This unit examines the properties of polygons and how these are related. It also gives the names in both Māori and English.
- Investigate properties of symmetry in shapes.
- Investigate spatial features of shapes.
- Use both English and Te Reo Māori to describe different polygonal shapes.
This unit allows students to develop an understanding of the geometrical features of regular polygons. It also aims to develop aspects of symmetry (reflective and rotational) through a problem solving approach.
Mathematical language is also explored particularly in terms of Māori. It is envisaged that such an exploration will give rise to descriptions that can incorporate both languages in order to make sense of the various aspects of geometry examined in this unit.
The unit begins with string geometry to set the scene for investigating shapes and their properties using folding and possible turning techniques. It then progresses to an examination of regular polygons where Māori terms are introduced. The concept of whānau or family is introduced to reinforce the fact that polygons are linked in a range of ways.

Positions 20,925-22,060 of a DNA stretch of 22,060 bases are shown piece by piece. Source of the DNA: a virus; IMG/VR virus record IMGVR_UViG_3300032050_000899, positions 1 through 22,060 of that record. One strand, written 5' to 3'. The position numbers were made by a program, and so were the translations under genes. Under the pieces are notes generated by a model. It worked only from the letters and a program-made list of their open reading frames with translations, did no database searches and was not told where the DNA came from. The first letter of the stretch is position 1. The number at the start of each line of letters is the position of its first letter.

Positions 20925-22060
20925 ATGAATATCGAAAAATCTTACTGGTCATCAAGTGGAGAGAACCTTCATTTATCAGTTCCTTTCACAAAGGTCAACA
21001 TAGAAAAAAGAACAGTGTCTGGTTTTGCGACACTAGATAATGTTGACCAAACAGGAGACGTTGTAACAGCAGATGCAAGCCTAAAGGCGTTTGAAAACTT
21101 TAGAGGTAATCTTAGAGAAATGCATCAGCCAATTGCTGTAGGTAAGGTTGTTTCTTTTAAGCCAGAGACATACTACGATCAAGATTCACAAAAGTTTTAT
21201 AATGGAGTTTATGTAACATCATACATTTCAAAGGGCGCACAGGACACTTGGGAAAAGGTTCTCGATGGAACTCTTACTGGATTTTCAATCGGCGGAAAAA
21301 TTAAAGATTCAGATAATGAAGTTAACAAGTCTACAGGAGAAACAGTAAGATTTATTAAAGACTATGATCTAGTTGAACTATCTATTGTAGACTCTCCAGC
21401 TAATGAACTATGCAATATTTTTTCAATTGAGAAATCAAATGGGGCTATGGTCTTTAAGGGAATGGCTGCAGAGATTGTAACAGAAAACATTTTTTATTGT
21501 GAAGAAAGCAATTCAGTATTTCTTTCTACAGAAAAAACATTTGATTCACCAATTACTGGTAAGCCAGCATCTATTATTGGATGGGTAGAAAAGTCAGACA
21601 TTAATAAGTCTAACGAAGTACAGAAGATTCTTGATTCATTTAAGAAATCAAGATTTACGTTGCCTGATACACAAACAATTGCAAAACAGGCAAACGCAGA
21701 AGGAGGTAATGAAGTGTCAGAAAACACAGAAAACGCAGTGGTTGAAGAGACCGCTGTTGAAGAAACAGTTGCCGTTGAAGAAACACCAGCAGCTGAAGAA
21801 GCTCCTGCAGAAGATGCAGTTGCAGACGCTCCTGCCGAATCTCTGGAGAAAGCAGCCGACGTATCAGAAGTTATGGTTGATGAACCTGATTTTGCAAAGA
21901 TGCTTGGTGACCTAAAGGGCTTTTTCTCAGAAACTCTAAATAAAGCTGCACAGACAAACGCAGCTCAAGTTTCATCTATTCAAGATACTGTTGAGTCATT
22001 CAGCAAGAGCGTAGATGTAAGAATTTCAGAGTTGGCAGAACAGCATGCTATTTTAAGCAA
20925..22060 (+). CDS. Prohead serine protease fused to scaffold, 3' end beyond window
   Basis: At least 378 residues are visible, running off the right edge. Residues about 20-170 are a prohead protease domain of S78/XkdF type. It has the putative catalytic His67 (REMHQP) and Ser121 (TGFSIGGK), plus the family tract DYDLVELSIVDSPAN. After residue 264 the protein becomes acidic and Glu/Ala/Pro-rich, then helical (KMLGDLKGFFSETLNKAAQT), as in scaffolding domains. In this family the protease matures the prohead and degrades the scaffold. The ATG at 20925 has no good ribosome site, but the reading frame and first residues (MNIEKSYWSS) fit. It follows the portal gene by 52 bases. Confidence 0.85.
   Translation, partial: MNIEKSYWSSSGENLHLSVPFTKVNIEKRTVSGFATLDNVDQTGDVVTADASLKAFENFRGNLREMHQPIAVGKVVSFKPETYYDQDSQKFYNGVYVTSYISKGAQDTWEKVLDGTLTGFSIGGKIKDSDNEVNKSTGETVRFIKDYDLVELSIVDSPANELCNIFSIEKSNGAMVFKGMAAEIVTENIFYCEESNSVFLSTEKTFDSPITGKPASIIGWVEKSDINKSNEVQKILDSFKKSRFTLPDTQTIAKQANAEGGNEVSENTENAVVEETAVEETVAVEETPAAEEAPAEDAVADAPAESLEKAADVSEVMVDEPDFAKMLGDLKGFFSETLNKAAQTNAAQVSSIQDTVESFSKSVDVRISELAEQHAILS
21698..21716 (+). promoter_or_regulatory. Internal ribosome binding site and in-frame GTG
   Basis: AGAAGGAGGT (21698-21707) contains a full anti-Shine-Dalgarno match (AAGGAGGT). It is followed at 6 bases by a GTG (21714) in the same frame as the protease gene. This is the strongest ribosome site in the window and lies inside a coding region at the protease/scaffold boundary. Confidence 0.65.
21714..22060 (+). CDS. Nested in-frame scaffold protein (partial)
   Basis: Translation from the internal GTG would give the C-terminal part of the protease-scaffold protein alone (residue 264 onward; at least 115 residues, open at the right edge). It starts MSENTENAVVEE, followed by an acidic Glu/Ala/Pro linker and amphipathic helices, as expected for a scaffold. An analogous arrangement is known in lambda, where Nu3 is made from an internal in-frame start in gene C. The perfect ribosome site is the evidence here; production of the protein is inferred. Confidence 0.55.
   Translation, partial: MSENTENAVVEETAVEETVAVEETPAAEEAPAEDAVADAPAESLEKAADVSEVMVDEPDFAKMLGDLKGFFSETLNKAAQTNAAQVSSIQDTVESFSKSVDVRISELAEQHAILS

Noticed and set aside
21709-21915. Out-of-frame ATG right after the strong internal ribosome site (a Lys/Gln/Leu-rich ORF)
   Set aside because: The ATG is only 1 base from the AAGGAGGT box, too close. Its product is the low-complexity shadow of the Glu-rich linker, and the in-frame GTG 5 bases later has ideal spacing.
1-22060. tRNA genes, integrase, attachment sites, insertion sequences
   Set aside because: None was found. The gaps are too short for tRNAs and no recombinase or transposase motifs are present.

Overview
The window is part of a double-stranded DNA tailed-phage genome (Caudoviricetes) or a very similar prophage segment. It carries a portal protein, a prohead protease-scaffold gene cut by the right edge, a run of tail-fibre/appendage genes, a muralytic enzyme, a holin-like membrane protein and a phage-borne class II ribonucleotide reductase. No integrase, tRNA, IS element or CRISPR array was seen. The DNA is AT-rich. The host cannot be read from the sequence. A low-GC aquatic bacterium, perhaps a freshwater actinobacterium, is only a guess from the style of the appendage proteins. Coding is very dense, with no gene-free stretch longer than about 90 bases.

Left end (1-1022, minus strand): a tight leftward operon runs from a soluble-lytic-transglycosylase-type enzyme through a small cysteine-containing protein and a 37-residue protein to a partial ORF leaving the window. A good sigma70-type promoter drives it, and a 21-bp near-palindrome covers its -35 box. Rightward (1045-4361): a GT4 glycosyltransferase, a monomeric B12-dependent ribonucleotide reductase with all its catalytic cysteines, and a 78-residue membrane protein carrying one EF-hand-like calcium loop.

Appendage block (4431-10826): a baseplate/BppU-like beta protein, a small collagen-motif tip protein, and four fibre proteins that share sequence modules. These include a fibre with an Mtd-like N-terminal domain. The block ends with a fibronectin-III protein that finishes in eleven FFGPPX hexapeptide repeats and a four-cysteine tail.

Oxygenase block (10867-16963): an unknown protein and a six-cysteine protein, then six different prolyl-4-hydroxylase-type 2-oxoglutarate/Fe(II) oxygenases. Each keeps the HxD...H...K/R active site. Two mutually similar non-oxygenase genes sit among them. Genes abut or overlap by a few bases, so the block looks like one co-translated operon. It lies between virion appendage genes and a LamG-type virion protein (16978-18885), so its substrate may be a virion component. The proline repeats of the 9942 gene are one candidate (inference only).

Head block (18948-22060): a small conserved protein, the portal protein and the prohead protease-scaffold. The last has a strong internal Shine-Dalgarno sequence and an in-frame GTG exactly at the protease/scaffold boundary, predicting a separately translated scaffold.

For this unit you will need to know, and the students will need to find out, the following:
porohita = circle
whānau = family
taparau = polygons
tapatoru = triangle
tapawhā = square
whakarara = parallelogram
rangiwhitu = diameter
putoro = radius
pae = circumference
tapatoru rite nui = a large equilateral triangle
puku = tummy
e toru, nga tapatoru rite = made from 3 smaller equilateral triangles
whakarara rite = a rhombus
taparara = trapezium
tapawhā rite = a square tapawhā
hāngai = an oblong
koeko tapatoru = a triangular pyramid